First post of 2016

This year: new ways to deliver PD; a different way of communicating with my students; improve my Spanish; a second semester in my ELL training (certification in my future!); but one thing at a time!

My #MTBoS mentees: hang on for the ride!

Great thoughts on PD: (credit goes to a brief tweet from @pamjwilson):

“stop [Tchrs] doing good things to give them time to do even better things”

FromĀ Sustaining Formative Assessment with Teacher Learning Communities


Dan Meyer’s recent post on Swan’s idea that we ‘get worse’in the process of getting better.

Professional Development: Getting Worse Before We Get Better

Think about what happens when we make announcements to the whole class. Does ‘broadcasting’ really work? (Crediting another tweet: @justinaion):

#noTalkWC, Alice Keeler

I started with an expensive program, but ended up using a free app:


I love the way it has improved my accent! (Southerners speaking Spanish can be embarrassing!)

My ELL training is a grad class at UGA… Three semesters (I started this last fall, 2015) later, (and a certification test!) I will add a new certification to my license! #lovethedirectionmycareeristaking!

More than anything, this online PLC is about sharing and supporting great ideas, one teacher to another. I look forward to learning even more!

My newest inspirations are the three lovely people I get to mentor this year: Melanie, Doug(@freeejazzz) and Sandy, Welcome to the group! And thanks to everyone(!) for helping me become better. Happy New Year!

TMC14 and my response to Dan Meyer’s Keynote

Sometimes my best blog ideas come from comments I make on other blogs. I wanted to share this with you!

I am a part of the #MTBoS. Sam Shah and @wahedabug and @knowak were some of the first names I remember. You, too, with the TED talk. I love teaching math, getting kids excited about the things that they see when they really understand what is happening with the numbers. I DID NOT like how I saw math being taught! BORING! I was between jobs. I took the online course with Jo Boaler from Stanford, and realized that I wanted to teach math from that perspective, from understanding! And I needed to know more. Your penny pyramid video got me searching for more of what I call PBL, (it has become such a catch-all – not all PBL is good! ), what I mean is images or problems that jump start a lesson, that get kids questioning, wondering, wanting the tools that will get them to the understanding part. I want them taking apart math questions the way I took my sewing machine apart – to see how it worked (it was broken) and how I could fix it.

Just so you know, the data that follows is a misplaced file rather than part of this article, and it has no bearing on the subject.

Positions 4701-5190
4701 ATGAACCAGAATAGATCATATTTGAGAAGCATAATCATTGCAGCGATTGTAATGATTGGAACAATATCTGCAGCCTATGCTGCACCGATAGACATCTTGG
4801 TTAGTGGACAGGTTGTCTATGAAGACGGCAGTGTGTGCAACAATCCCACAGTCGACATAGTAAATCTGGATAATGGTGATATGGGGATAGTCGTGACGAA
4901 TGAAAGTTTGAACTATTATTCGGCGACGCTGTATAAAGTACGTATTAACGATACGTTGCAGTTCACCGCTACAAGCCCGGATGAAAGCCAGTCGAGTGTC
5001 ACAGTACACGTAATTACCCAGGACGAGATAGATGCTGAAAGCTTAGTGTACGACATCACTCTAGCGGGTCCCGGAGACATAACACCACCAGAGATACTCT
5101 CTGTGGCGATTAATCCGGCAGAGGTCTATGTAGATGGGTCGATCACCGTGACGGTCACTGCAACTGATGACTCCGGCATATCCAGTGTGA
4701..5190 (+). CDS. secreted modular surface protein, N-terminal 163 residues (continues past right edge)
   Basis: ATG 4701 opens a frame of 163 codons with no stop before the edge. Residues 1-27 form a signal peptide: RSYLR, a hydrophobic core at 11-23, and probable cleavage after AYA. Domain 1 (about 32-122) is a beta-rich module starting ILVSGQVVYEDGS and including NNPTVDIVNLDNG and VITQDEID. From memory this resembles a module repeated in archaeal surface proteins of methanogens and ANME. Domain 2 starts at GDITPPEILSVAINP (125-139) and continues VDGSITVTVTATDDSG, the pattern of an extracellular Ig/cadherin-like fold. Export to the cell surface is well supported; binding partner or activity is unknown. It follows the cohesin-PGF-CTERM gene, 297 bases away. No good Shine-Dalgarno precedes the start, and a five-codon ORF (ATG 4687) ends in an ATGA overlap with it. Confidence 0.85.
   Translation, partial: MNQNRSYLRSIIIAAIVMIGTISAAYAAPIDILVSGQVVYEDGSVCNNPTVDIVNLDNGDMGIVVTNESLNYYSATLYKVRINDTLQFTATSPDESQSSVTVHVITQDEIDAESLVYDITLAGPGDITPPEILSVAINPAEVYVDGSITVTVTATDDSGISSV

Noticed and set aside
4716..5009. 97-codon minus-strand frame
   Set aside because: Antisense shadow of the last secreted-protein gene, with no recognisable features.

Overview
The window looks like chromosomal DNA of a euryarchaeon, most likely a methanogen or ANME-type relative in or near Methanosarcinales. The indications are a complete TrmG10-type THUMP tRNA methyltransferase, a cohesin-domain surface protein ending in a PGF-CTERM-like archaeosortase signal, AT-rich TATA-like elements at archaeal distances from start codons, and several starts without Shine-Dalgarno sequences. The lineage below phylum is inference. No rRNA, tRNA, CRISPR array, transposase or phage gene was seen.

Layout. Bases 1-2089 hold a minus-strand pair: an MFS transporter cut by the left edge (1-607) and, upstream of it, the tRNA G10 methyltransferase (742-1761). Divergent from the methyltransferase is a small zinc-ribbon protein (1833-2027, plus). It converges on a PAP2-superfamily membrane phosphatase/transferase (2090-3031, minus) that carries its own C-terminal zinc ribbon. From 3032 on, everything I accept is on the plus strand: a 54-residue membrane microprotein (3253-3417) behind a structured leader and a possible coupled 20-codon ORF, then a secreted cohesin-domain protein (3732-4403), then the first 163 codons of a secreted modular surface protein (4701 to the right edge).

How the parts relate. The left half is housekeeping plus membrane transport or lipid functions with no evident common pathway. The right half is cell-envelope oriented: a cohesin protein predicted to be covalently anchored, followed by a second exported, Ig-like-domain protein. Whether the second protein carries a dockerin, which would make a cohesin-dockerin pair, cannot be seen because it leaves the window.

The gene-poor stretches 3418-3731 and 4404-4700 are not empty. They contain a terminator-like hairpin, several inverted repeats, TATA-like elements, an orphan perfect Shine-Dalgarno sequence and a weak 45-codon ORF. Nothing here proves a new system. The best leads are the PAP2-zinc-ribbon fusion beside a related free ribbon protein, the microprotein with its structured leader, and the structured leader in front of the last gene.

I attached myself to the #MTBoS to find more teachers who thought like I did. I was also looking for another teaching position. I wanted to be able to articulate in my interviews the way I would be teaching, and I wanted to be in a school that wanted someone to teach that way.

From twitter, I would find blogs of people with these great ideas. I started sharing lesson plans based on what I was learning. It kept me sane as I looked for work. I lurked, listening in on the every day conversations about teaching, about what worked, about what didn’t, about the frustrations and joys. This community brought me out of isolation, and it put another line on my resume – my PLN of whom I am very proud. I did land a job, I share what I do, and I want to be more active.

I noticed my blog activity really died after I went to work. I was so busy with lesson plans and working with the kids that I would come home too exhausted to do more than lurk! As I start this second year, I am more organized, and my ambition is to try a 180 blog, (ha! That hasn’t happened yet!) because I think it is more important than ever to include reflection and student samples in with the sharing. Other teachers need to know about the things we are talking about.
Your blog about Rand Paul touched a nerve for a lot of people, about ineffective and effective teachers. There was a comment about changing the terminology to focus on the lessons themselves to promote better lessons, that with good lessons, every teacher can become a better, more effective educator. That is what I hope will come from my involvement: that by sharing and reflecting (and lurking!) I will find those things.

I appreciated your feedback on the #MTBoS data. I am one of those female, more followings than followers, and more reader than commenter people, and I want to know more about us (#MTBoS-ers) and try to connect with more. I hope to someday be a part of TMC, to learn and to teach others there. You put a face on what we all want to be – really really good teachers!